Sources: Authors calculation

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Table 7 (Continued) Impacts of Economic Integration on Indonesias Household Income (Percentage changes compared to the base-run)
S8a S8b S9 S10 S11 S12a S12b S13 Urban households Group 1 1.89 1.89 1.26 1.11 0.02 0.22 0.22 5.03 Group 2 1.95 1.95 1.36 1.13 0.01 0.19 0.19 4.89 Group 3 1.76 1.80 1.13 1.05 0.02 0.22 0.22 4.88 Group 4 2.25 2.23 0.92 1.25 0.03 0.24 0.24 5.64 Group 5 1.86 1.85 1.28 1.09 0.01 0.21 0.20 4.80 Group 6 1.92 1.96 1.26 1.12 0.02 0.21 0.21 5.03 Group 7 1.89 1.90 1.22 1.10 0.01 0.20 0.20 4.87 Group 8 1.90 1.95 1.35 1.11 0.01 0.20 0.20 4.93 Group 9 1.72 1.82 1.33 1.03 0.02 0.20 0.20 4.80 Group 10 1.75 1.77 1.35 1.04 0.01 0.22 0.22 4.94 Rural households Group 1 2.30 2.51 1.16 1.29 0.01 0.23 0.23 5.94 Group 2 2.23 2.45 1.12 1.24 0.00 0.20 0.20 5.60 Group 3 2.25 2.56 1.31 1.28 0.01 0.21 0.21 6.00 Group 4 2.38 2.80 1.39 1.35 0.01 0.21 0.21 6.40 Group 5 2.39 2.71 1.47 1.39 0.03 0.23 0.24 6.32 Group 6 2.18 2.46 1.25 1.23 0.00 0.20 0.20 5.75 Group 7 2.37 2.74 1.30 1.33 0.01 0.20 0.20 6.22 Group 8 2.25 2.60 1.32 1.27 0.00 0.19 0.19 5.92 Group 9 2.45 2.91 1.42 1.40 0.02 0.21 0.21 6.52 Group 10 1.91 2.20 1.20 1.08 0.00 0.19 0.19 5.40 Average household income Urban areas 1.85 1.89 1.27 1.09 0.02 0.21 0.21 4.94 Rural areas 2.25 2.59 1.30 1.27 0.01 0.20 0.21 5.99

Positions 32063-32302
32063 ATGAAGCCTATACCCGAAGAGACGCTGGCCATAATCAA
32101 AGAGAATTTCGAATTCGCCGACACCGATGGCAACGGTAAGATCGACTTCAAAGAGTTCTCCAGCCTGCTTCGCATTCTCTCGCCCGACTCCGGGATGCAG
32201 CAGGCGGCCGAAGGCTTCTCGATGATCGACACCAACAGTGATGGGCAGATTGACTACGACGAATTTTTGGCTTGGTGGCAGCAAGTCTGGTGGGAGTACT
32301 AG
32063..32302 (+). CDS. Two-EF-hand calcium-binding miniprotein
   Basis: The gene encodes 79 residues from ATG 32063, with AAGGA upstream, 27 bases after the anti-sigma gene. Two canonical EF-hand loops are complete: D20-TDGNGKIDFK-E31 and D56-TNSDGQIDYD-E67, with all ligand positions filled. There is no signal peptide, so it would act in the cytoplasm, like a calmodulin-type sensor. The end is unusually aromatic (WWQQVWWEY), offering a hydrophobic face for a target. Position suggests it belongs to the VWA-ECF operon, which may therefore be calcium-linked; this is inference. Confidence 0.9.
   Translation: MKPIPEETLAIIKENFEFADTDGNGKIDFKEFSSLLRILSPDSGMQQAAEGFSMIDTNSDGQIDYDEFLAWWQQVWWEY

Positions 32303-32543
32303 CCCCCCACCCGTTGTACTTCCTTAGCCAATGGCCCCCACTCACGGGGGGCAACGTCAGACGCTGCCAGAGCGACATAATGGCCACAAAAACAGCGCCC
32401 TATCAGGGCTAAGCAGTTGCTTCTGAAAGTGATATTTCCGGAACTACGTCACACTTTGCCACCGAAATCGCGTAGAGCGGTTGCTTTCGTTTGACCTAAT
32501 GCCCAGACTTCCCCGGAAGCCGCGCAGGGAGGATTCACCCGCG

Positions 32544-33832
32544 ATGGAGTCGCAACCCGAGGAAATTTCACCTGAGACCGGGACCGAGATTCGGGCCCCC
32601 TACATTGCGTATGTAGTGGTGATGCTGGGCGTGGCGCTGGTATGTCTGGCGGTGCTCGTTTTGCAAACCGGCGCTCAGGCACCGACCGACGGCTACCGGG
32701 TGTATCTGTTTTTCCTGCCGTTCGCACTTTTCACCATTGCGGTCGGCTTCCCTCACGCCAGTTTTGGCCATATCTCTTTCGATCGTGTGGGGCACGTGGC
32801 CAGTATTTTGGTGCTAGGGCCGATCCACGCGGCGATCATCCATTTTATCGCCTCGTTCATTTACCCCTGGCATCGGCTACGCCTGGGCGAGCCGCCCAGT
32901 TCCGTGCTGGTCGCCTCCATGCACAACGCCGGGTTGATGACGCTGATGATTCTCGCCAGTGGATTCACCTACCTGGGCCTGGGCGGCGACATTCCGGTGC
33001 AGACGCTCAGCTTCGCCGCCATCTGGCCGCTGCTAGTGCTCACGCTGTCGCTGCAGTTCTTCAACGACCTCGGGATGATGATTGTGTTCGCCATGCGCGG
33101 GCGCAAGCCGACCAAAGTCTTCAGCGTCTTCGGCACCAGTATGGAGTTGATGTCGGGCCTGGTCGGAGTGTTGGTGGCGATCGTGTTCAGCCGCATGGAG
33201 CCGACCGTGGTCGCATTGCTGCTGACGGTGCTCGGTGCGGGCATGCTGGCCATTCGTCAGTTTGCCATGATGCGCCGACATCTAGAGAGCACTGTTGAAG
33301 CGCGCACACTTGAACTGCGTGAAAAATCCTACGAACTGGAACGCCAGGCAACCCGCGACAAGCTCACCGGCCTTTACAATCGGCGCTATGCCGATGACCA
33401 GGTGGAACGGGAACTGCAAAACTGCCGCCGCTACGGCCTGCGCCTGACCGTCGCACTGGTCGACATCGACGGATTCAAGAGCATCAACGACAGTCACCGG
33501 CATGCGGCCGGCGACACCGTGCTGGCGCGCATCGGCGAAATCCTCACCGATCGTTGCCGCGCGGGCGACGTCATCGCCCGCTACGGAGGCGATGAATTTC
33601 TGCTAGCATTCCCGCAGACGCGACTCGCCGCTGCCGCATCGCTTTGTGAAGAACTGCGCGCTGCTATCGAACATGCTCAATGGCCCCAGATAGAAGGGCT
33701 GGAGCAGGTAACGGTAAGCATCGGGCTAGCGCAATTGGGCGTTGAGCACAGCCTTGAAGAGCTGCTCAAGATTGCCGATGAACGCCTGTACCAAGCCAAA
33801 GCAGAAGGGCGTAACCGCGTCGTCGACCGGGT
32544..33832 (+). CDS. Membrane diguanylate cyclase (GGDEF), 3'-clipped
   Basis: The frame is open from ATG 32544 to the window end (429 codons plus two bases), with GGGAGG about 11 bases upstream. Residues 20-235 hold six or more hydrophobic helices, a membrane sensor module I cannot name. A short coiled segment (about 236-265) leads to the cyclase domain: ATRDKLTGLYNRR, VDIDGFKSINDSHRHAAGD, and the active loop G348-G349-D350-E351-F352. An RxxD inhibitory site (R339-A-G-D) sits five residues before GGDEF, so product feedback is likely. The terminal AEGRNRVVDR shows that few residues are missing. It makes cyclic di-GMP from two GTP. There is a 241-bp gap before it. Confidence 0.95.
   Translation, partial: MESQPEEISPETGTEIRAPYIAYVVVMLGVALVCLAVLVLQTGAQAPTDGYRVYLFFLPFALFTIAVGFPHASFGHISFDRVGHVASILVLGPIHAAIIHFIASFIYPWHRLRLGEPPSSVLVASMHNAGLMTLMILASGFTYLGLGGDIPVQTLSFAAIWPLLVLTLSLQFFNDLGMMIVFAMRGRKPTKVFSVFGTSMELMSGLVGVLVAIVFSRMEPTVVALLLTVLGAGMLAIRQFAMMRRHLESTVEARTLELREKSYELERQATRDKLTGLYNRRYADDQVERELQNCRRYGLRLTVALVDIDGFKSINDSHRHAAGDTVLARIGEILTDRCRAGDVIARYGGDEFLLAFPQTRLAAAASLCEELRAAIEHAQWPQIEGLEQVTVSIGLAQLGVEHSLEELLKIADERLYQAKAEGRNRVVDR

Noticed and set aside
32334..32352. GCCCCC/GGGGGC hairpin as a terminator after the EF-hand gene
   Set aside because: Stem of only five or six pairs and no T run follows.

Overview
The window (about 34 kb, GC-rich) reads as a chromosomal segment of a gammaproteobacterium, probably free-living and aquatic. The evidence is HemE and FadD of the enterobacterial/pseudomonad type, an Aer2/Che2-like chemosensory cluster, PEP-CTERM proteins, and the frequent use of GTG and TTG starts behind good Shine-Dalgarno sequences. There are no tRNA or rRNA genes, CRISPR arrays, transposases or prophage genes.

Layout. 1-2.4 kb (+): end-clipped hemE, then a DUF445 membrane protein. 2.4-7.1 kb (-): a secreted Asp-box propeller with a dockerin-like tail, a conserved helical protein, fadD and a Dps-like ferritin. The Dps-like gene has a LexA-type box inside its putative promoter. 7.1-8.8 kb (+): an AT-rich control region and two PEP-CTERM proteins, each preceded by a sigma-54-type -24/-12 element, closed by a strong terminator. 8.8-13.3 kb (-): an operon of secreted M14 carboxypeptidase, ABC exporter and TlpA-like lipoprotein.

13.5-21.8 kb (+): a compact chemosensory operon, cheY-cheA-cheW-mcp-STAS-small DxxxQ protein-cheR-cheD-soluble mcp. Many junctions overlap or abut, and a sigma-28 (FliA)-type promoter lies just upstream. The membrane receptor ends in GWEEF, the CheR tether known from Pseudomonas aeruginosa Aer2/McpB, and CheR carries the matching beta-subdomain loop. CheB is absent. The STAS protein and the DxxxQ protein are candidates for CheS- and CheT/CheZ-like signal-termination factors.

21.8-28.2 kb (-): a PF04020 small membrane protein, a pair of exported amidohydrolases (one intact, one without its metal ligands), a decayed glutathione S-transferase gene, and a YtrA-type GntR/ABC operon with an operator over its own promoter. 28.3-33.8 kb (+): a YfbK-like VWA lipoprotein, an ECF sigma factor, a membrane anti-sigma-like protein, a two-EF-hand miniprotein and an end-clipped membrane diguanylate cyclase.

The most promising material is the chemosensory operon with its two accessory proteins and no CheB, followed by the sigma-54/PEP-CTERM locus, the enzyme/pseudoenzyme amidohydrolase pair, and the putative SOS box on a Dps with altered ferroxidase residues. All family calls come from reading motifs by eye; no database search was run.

Sources: Authors calculation

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VI. DISCUSSION AND CONCLUSION As mentioned in the previous chapter, we have constructed a global CGE model that specifies 20 industries and 16 regions to analyze the impacts of international relations, i.e. bilateral agreement, regional integration and global liberalization trade on economic growth, poverty and income distribution. Eighteen simulation scenarios have been performed to analyze different economic integration option facing Indonesia, including the bilateral FTAs between Indonesia and China, Japan, EU, India, Korea, Singapore and the US. In addition, we also included the simulation analysis of the ASEAN free trade area (AFTA), China-ASEAN FTA, ASEAN+3 FTA, APEC free trade area, the possible formation of the East Asian free trade area and the global trade liberalization. Generally, Indonesia gain significant benefit in terms of real GDP, output and welfare in all free trade agreements types except agreement with India which has a negative impact on real GDP and output. In the context of regional FTA, the significant impacts are created by global trade liberalization, APEC free trade area and China-ASEAN FTA. Question that might be appeared is why China-ASEAN FTA has more significant impact than ASEAN+3 FTA in which China is one of the member of ASEAN+3 FTA? This could be happened because the trade creations that are emerged in other ASEAN members as results of Japan and Korea join the ASEAN FTA. Trade creations emerged when other ASEAN members transfer their trading from Indonesia to Japan or Korea. However, when China joins ASEAN FTA, Indonesia still could compete with China products. It can be shown by the result of simulation 2 (China-ASEAN FTA) and simulation 6 (Indonesia-China FTA) in which Indonesian real GDP raise by 0.26% and 0.20%. Therefore, China-ASEAN FTA is more favorable than ASEAN+3 FTA. Meanwhile, in terms of bilateral free trade agreement, Indonesia gains the most significant impact from Indonesia-US FTA, followed by Indonesia-EU FTA and Indonesia-China FTA. The implication of free trade and regional integration on Indonesian economy especially on household welfare may vary because it really depends on the trading partner country.